Saturday, 13 July 2013

Fish and goddesses

The fish pond in Urfa

In the eastern part of Turkey, not far from the Syrian border, you find the city of Şanlıurfa. It is a very old city. Before getting the prefix şanlı [illustrious], it was called Urfa. In classical times it was called Edessa and before that, Urhoy and Ruhâ. Because of the similarity in name, it was believed to be the city of Ur in Chaldea where Abraham used to live before his migration to Palestine. And not altogether without reason: at least two cities in the neighbourhood are named after relatives of Abraham, namely Harran and Suruç [Serug].
No wonder that myths and legends about Abraham have started to flourish in Urfa. When you visit the city, people will tell you how King Nimrod caught Abraham and intended to burn him on a pyre in the middle of the city. But look and behold: God turned the fire into water and the firewood into fish. And both fish and pool are still there to prove the tale.

The real history of the pool may be a lot different, though.
Not far from Urfa to the southwest, but on the Syrian side of the border, you find the city of Manbij and its the neighbourhood the ruins of the ancient Hierapolis Bambyce, a centre of worship for the goddess Atargatis, known to the Greeks as Aphrodite Derceto.

In his book De Dea Syria [The Syrian Goddess], the rhetorician Lucian of Samosata (d. ca. 180) describes the worship of Atargatis in Hierapolis.[1]He writes:

There is too a lake in the same place, not far from the temple in which many sacred fishes of different kinds are reared. Some of these grow to a great size; they are called by names, and approach when called. I saw one of these ornamented with gold, and on its back fin a golden design was dedicated to the temple. I have often seen this fish, and he certainly carried this design.[2]

A footnote to this text has the following explanation:

81:56 See also § 14, n. 28. No local tradition of this seems to survive, but Xenophon (Anabasis, I. iv. 9) records a parallel case of "tame fish looked upon as gods" in the Chalus, near Aleppo. Modern instances near Doliche, just north of Aintab, and elsewhere in Syria, are described by Cumont (Oriental Relig., p. 245, note 36) and Hogarth (op. cit., p. 188). So also near the mosque of Edessa (Sachau, Reise, p. 196); and in Asia Minor, at Tavshanli, on the Rhyndacus, sacred fish are still preserved in a large cistern (Cumont, loc. cit., ap. Munro). Atargatis, according to the form of the legend given by the scholiast on Germanicus' "Aratus" was born of an egg which the sacred fishes found in the Euphrates and pushed ashore.

Notice, please, that the pool of Edessa, or Şanlıurfa, is mentioned, not in connection with Abraham but with a pagan cult. The goddess Atargatis is said to have been born from an egg pushed ashore by "sacred fishes." The Latin author Gaius Julius Hyginus (d. AD 17) has the following tale in story number CXCVII of his Fabulae:

Into the Euphrates River an egg of wonderful size is said to have fallen, which the fish rolled to the bank. Doves sat on it, and when it was heated, it hatched out Venus, who was later called the Syrian goddess. Since she excelled the rest in justice and uprightness, by a favour granted by Jove, the fish were put among the number of the stars, and because of this the Syrians do not eat fish or doves, considering them as gods.[3]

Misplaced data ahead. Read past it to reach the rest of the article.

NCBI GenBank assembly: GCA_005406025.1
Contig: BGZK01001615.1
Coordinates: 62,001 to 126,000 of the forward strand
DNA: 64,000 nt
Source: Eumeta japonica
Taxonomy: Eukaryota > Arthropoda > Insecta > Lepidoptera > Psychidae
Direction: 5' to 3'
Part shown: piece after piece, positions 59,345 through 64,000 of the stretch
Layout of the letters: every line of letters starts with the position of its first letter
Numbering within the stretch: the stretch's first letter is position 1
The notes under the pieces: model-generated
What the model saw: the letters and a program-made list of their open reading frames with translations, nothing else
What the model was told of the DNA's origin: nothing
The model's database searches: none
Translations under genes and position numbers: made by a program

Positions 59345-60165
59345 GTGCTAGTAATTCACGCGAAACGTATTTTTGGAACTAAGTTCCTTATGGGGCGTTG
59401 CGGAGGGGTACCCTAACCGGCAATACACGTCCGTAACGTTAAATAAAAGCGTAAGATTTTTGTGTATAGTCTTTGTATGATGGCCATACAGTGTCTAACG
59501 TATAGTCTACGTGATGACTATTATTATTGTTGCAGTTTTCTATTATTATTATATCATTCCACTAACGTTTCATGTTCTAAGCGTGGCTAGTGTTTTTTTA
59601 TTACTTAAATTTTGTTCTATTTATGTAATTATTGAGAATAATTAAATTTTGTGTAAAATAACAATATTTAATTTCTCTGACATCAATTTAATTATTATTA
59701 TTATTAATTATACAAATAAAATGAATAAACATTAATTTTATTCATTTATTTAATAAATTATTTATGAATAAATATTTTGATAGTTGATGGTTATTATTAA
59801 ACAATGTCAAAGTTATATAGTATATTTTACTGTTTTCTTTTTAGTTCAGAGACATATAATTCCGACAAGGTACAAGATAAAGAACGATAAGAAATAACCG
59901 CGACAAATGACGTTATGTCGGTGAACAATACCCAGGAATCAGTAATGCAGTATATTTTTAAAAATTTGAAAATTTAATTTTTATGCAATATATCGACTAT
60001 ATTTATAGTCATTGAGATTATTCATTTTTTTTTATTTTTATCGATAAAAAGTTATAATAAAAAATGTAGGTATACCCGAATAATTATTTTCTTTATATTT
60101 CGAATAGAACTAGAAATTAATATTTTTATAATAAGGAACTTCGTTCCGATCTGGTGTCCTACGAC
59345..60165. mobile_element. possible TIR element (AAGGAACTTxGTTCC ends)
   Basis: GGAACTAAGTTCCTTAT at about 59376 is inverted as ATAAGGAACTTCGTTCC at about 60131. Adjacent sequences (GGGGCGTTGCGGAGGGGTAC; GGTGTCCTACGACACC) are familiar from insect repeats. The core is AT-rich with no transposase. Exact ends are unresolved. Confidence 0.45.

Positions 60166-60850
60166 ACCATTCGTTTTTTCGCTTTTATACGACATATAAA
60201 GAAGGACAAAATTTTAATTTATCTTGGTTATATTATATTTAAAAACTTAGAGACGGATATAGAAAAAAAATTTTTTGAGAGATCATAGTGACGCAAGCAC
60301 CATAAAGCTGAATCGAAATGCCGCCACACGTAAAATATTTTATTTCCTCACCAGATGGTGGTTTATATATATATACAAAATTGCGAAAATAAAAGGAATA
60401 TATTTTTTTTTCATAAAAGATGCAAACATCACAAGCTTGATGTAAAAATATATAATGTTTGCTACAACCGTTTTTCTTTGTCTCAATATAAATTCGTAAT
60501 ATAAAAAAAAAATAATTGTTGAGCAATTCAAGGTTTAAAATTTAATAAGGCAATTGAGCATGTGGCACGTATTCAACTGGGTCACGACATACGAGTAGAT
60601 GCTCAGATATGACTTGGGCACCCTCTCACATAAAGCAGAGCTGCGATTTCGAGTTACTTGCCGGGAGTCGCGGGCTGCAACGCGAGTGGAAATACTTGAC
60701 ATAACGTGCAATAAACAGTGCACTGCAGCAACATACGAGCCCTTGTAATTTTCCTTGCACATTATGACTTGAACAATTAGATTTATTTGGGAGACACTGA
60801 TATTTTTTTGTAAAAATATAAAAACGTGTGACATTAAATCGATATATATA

Notice, please, that Hyginus identifies the Syrian goddess Atargatis with the Roman sex-goddess Venus. We face a case of syncretism, a process very popular in classical times. When the Greeks and Romans came to a country, they tried to identify the local gods with those of their own who resembled them the most. The Syrian Goddess Atargatis had many traits in common with her Roman counterpart. According to Per Bilde, she had names and titles such as "Atargatis and Theatos Suria, and further Sotera (Saviour, thus only in Beroia [Aleppo]), Parthenos(Virgin) and Meter ton theon. Finally there are examples of the identification of Atargatis with Aphrodite [Venus], Cybele, Hera and Isis."[4] Consequently we should not be surprised when Lucian compares her to Hera.

This way of viewing the Divine is in fact not unlike that of those in Christendom who believe in one God who sometimes manifests himself as the Father, sometimes as the Son. Those who invented the trinity-doctrine were children of their time. On the internet site The Vesica Piscis, we find an interesting observation:

A medieval hymn calls Jesus "the little fish in the Virgin's fountain." The Christ child is often shown inside a mandorla, superimposed over Mary's womb. Mary herself can be equated with the goddess Aphrodite Marina, who brought forth all the fish in the oceans; Marina's blue robe and pearl necklace, like the Christian Mary's, are classic symbols of the sea. On Cyprus, Mary to this day is worshipped as "Panaghia Aphroditessa." The connections are many: the Vesica Piscis illumines the common heritage of Christianity and the Goddess traditions it absorbed, traditions it would later vilify and all but destroy.[5]

It seems that mankind once into the rut of syncretism finds it very difficult to get up again.

[1]. About the cult in Hierapolis, see also Jørgen Christensen-Ernst, "Simeon Stylites the Older." Antioch – The Queen of the East, accessed May 21, 2013,
[2]. Lucian, The Syrian Goddess (London: Constable & Company LTD, 1913 ), 80,81.
[3]. Gaius Julius Hyginus, "[197] CXCVII," VENUS Fabulae, accessed May 22, 2013,
[4]. Per Bilde, Religion and Religious Practice in the Seleucid Kingdom (in series "Studies in Hellenistic Civilization") (Aarhus: Aarhus University Press, 1990), 162. Please notice that Parthenos and Meter ton theon closely resembles titles given to Jesus' mother.
[5]. The Vesica Piscis, accessed May 22. 2013,